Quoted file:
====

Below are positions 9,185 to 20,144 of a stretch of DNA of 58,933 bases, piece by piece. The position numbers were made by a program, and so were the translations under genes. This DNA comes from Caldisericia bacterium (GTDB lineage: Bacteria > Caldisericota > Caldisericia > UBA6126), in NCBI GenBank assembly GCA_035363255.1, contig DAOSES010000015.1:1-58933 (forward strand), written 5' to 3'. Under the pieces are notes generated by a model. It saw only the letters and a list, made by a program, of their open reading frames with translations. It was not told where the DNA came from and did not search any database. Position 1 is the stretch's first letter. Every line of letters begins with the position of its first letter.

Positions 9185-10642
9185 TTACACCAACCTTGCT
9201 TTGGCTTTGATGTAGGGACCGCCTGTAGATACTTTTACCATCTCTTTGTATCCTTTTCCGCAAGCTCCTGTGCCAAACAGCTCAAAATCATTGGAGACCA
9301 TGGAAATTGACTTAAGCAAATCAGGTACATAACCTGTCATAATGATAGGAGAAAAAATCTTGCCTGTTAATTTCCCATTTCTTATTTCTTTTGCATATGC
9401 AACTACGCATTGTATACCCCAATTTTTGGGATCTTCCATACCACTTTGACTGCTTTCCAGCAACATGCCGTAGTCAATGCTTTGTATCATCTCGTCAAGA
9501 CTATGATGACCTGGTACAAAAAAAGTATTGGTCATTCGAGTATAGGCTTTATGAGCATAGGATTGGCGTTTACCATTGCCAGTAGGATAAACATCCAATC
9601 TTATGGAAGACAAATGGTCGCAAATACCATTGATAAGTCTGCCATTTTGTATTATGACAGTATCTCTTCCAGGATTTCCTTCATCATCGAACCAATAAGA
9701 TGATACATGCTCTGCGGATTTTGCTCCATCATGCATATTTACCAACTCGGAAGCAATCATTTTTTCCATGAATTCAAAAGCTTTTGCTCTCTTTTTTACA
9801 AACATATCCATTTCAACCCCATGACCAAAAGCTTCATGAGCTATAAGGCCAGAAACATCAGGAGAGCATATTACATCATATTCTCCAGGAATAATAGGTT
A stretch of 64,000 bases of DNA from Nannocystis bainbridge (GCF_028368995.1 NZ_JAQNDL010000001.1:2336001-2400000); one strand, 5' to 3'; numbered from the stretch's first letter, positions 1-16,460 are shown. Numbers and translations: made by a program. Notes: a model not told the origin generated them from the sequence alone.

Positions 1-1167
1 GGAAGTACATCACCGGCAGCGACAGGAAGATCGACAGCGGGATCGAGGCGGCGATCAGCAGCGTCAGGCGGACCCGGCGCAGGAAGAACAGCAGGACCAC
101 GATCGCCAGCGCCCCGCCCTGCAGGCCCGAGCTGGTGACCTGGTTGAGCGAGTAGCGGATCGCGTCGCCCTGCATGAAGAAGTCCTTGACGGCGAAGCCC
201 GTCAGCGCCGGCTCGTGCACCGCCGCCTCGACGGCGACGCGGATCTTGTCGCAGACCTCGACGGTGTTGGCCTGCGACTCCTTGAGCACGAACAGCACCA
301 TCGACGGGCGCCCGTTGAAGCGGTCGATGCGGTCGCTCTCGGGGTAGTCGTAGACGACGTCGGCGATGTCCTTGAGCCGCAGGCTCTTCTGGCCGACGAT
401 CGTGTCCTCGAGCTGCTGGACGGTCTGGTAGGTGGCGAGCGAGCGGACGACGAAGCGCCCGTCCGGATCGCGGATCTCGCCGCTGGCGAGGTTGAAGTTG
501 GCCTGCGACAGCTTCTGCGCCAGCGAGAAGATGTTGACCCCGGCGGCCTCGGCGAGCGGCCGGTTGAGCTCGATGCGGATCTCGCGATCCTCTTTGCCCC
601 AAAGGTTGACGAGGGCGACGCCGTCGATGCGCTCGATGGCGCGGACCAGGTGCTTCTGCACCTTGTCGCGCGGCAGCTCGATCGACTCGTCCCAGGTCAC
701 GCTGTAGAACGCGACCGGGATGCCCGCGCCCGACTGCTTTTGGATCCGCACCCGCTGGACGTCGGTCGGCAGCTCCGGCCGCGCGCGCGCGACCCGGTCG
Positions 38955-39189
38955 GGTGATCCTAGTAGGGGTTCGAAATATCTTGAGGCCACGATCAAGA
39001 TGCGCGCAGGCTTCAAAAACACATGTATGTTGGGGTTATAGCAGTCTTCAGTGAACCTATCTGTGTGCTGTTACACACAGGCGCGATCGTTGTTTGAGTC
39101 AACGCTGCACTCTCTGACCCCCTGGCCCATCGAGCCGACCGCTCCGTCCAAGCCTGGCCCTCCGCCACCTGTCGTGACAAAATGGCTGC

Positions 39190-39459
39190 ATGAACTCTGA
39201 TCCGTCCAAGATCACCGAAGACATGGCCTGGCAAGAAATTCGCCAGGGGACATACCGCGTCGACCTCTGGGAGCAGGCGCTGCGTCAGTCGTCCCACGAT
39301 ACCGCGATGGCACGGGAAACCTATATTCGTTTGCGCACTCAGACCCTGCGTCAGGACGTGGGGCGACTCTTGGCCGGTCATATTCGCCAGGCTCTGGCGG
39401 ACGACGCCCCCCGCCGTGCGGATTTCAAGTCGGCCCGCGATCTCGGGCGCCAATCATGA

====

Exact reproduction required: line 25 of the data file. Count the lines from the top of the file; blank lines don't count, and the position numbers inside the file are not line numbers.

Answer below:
Positions 39190-39459